The right hon. Gentleman made a powerful stand about the high level of the water rate in Caithness. It is well known and the calculations have been published and, as far as I know, have not been disputed by hon. Members opposite, that, if the Government's proposals go through, the domestic water rate for the new area will be 4s. 9d. whereas for Orkney and Shetland on their own it would be 6s. 2d., for Orkney separately, 5s. 2d., and for Shetland separately, 7s. 2d. I am prepared to listen to argument refuting those figures which have been authoritatively published for some time and not so far disputed. If they stand, one important plank on which the right hon. Gentleman rested his case will have turned out to be rotten, and I suspect that that is symptomatic of a large number of other planks in the platform on which he has been desperately and parochially balancing.

Mr. George Younger (Ayr)

I do not know whether the hon. Member for Aberdeenshire, South (Mr. Dewar) was speaking of Government policy in his last remarks, but if he was I can only say that he has rather weakened the Government's case. It seemed that the burden of his remarks was built round the proposition that, because the compromise solution was unacceptable to every local authority, therefore the Government should stick rigidly to their original suggestion.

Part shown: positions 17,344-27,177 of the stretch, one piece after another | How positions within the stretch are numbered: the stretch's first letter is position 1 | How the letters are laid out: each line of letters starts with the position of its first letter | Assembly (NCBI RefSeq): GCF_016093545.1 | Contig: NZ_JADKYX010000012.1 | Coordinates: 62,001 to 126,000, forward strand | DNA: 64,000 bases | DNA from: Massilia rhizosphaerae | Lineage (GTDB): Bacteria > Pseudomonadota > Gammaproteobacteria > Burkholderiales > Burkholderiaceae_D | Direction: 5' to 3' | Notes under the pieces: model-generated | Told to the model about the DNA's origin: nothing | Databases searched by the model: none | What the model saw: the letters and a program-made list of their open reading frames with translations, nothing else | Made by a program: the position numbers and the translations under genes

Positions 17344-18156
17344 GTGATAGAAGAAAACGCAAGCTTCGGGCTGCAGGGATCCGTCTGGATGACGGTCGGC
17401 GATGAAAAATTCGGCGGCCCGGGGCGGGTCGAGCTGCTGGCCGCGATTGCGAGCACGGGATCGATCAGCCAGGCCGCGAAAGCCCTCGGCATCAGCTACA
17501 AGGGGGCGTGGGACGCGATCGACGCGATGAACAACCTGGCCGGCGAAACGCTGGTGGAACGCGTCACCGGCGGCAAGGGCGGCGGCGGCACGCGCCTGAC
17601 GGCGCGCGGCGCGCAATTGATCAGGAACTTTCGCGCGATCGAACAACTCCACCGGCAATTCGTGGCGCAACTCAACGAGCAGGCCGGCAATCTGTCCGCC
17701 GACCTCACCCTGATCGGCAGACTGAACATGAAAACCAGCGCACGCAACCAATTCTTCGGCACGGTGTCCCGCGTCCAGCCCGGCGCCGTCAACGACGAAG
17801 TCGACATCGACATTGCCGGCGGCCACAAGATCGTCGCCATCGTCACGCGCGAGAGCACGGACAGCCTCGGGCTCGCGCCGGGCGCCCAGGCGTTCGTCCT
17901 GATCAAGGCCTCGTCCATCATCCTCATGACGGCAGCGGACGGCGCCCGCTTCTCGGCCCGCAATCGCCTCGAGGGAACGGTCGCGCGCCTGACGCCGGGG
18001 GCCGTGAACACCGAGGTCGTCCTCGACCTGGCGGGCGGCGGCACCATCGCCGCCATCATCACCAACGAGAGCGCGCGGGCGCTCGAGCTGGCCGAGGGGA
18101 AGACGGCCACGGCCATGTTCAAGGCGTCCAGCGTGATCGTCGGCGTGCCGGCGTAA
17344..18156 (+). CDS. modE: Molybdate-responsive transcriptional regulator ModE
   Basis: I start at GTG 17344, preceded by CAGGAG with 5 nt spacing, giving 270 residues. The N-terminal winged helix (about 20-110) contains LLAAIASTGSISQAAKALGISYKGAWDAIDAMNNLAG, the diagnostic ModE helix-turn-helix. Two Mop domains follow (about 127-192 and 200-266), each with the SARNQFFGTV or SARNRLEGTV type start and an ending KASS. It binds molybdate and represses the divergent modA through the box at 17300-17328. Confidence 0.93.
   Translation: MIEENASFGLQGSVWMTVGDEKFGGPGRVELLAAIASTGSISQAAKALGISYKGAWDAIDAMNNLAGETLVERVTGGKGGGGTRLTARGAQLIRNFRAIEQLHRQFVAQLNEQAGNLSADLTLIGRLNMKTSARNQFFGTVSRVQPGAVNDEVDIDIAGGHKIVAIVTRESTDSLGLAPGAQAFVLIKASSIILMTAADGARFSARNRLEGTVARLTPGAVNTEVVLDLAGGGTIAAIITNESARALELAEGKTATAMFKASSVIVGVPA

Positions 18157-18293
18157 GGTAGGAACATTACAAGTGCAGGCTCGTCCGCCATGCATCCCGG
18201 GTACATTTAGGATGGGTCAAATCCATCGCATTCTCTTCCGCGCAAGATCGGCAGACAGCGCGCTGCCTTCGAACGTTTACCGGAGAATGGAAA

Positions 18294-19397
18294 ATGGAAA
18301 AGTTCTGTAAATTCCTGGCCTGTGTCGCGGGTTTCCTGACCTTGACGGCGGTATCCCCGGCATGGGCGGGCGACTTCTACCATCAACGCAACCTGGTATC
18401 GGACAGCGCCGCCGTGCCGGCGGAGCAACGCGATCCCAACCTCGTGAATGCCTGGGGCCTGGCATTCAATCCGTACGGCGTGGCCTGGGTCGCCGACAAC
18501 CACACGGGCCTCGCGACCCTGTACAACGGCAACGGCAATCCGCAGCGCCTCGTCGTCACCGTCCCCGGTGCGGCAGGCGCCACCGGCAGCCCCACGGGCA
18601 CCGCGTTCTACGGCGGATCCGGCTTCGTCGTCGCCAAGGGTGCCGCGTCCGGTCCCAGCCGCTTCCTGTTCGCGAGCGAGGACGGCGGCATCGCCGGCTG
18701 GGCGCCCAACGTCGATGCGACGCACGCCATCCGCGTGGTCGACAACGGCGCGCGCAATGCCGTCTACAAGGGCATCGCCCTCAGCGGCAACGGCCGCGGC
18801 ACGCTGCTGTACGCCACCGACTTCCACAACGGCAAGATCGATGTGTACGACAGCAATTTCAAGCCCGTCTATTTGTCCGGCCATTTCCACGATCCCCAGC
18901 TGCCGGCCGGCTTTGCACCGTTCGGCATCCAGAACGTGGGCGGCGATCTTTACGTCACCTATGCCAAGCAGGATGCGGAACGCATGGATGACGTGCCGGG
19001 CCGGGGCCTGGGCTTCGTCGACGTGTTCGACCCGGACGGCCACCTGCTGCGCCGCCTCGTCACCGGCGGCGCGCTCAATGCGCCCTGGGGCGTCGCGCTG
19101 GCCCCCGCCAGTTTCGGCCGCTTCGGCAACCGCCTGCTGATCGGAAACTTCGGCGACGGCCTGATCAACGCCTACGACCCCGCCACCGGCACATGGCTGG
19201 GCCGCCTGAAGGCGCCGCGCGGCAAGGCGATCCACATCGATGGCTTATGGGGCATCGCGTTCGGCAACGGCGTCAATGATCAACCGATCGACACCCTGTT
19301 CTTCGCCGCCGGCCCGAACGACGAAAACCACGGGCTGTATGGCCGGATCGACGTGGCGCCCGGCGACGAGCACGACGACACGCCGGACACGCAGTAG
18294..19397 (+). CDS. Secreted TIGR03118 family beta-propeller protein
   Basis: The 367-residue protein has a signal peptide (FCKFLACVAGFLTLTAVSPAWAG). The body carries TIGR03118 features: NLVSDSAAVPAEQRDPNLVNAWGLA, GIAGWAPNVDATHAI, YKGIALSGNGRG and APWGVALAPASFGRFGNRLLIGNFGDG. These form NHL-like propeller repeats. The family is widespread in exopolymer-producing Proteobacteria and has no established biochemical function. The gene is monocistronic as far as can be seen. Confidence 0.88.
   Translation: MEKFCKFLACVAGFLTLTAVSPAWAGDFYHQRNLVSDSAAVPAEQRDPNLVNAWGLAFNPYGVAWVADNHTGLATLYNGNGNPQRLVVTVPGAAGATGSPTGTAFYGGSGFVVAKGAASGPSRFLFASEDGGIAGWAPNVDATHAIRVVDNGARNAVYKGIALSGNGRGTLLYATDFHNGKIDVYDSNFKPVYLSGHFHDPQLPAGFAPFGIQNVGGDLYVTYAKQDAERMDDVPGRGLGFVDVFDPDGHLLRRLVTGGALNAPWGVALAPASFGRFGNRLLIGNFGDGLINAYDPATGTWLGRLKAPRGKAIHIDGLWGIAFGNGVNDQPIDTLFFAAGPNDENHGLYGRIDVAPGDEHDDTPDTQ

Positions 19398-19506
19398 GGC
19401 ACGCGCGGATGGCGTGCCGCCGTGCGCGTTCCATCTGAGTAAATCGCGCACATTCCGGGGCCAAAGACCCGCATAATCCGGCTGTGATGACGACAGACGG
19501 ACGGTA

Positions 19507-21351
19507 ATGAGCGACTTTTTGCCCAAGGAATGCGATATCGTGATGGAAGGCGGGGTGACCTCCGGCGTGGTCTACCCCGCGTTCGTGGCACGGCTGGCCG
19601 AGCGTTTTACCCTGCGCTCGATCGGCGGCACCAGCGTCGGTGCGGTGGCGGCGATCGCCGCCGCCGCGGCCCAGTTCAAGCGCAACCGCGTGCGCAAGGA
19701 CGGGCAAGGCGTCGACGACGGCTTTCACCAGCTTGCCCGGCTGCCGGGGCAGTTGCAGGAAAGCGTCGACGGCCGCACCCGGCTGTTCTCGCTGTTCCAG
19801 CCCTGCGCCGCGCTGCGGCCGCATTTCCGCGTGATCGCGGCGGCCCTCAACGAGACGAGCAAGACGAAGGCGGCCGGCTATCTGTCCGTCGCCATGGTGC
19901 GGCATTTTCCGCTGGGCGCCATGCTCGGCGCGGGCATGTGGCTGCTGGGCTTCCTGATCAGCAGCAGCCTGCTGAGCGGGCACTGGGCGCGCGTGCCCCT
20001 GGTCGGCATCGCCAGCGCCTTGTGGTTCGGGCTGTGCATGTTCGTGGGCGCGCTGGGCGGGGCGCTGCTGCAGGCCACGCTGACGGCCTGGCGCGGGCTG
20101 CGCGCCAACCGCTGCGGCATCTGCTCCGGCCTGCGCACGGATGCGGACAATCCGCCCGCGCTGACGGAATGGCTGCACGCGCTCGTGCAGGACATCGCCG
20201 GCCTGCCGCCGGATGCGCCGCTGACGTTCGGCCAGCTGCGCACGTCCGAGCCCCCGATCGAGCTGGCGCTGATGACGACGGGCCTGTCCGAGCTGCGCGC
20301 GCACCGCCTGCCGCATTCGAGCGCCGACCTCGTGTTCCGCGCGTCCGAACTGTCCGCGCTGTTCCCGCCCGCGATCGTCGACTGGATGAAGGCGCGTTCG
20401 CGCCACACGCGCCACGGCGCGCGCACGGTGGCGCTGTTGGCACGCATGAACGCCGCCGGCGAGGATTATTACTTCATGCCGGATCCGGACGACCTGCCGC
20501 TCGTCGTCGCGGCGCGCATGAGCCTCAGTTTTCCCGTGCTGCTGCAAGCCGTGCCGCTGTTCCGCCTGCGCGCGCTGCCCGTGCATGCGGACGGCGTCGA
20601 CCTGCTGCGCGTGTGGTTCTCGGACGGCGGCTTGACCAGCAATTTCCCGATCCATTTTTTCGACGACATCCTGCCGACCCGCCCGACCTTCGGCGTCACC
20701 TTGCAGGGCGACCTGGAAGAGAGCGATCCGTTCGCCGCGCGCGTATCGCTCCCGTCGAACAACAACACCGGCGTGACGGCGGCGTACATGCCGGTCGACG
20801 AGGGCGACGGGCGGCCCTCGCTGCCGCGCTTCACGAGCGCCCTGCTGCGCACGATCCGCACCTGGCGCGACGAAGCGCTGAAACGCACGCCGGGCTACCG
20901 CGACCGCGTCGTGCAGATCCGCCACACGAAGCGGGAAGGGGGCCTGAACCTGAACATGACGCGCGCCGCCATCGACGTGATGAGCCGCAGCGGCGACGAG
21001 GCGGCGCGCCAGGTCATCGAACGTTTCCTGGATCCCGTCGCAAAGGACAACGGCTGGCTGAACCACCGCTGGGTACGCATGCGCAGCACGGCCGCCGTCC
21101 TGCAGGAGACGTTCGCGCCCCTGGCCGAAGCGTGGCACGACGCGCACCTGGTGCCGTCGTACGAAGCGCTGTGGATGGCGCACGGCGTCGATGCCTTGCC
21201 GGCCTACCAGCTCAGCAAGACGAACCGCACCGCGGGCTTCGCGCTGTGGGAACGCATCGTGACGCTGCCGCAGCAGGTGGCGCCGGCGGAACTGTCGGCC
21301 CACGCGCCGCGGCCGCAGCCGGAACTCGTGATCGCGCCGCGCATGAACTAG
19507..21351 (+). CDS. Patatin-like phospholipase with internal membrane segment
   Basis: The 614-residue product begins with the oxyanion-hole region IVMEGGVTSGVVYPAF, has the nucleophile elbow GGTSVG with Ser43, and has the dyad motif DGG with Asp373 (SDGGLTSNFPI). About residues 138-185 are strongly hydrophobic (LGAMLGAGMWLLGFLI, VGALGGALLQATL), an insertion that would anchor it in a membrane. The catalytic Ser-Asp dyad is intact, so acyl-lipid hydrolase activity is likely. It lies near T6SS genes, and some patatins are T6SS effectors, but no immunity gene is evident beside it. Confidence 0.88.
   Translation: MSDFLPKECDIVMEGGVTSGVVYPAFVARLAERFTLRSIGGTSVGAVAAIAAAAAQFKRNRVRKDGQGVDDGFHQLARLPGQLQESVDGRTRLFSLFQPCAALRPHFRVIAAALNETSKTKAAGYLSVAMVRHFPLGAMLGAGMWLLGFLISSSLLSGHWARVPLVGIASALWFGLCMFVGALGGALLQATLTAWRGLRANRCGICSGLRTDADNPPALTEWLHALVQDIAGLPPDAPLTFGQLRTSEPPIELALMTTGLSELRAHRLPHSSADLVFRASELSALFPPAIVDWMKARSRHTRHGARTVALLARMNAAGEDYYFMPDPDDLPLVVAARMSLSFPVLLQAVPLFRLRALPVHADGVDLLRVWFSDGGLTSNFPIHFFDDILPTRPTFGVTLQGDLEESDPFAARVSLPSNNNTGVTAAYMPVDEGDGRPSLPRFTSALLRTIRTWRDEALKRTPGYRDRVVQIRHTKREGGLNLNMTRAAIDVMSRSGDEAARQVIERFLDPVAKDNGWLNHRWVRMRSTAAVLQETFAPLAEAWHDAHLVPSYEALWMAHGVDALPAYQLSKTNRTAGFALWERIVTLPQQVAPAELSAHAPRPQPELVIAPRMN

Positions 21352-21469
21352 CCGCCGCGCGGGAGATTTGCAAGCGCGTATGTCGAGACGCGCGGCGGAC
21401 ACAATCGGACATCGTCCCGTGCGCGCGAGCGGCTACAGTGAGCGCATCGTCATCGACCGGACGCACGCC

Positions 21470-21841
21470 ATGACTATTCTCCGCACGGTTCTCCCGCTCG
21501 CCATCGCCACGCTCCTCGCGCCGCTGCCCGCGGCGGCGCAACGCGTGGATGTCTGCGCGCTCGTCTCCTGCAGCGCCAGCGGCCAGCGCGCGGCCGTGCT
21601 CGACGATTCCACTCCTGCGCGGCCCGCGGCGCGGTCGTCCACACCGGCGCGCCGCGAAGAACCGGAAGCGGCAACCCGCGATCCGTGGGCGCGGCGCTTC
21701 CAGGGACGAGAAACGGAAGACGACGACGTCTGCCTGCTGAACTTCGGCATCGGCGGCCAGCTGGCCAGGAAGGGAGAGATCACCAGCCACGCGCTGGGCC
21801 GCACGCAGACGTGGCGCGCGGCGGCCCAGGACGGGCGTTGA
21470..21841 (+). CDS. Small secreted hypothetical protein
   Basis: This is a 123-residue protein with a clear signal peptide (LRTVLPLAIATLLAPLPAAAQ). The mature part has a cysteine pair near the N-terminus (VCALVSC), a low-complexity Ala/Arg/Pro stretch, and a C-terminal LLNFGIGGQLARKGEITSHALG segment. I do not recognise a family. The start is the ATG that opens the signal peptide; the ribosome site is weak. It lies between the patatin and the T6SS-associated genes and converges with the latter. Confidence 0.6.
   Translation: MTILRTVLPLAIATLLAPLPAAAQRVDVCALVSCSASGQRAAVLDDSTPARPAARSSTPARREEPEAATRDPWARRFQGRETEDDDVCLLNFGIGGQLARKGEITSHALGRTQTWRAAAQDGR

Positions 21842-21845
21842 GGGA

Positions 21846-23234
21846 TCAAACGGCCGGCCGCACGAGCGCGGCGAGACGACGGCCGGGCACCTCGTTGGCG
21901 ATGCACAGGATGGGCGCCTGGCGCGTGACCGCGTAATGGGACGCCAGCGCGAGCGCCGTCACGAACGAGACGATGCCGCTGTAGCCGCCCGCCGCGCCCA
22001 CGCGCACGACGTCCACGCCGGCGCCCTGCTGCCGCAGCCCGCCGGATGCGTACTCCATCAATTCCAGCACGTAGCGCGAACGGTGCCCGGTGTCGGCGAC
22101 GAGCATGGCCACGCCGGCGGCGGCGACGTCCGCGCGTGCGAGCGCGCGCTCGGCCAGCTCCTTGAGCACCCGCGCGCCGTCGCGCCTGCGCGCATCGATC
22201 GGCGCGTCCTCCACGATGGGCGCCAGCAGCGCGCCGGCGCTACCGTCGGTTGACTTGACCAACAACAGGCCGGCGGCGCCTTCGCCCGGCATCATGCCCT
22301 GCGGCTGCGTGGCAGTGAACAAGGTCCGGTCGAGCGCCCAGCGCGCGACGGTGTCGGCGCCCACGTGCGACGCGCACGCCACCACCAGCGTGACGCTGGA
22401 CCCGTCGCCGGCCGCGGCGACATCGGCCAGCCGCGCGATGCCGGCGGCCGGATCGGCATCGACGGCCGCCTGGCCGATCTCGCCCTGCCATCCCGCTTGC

This seems to be a very strange argument. The question is: are the Government doing the right thing? The burden of our case, as argued by the right hon. Member for Orkney and Shetland (Mr. Grimond) and other hon. Members on this side of the House, is that the Government are proposing to do the wrong thing for Orkney and Shetland, for water suppliers in the area, and the wrong thing within the scope of their own Bill.

Ross and Cromarty were perfectly right, in their own interests, to say that they did not wish to go into this compromise solution. The whole question of Ross and Cromarty is a red herring. The interest of Ross and Cromarty as a counter-balance to the argument is a blatant attempt to play one local authority against another. Ross and Cromarty can be left out of the consideration.

We have to consider whether the proposals that the Government want to stick to are right in the interests of the water undertakings generally, and in the interests of the people of the area. I submit that they are not in any sense right in either case. The chief reasons for the amalgamations, with which I entirely agree, were that to get a better arrangement of water suppliers, in collecting and distributing, larger units would be necessary. We all accept that. This surely does not mean that because the principle is right, it should be rigidly and blindly pursued in every corner of the country, irrespective of any other consideration?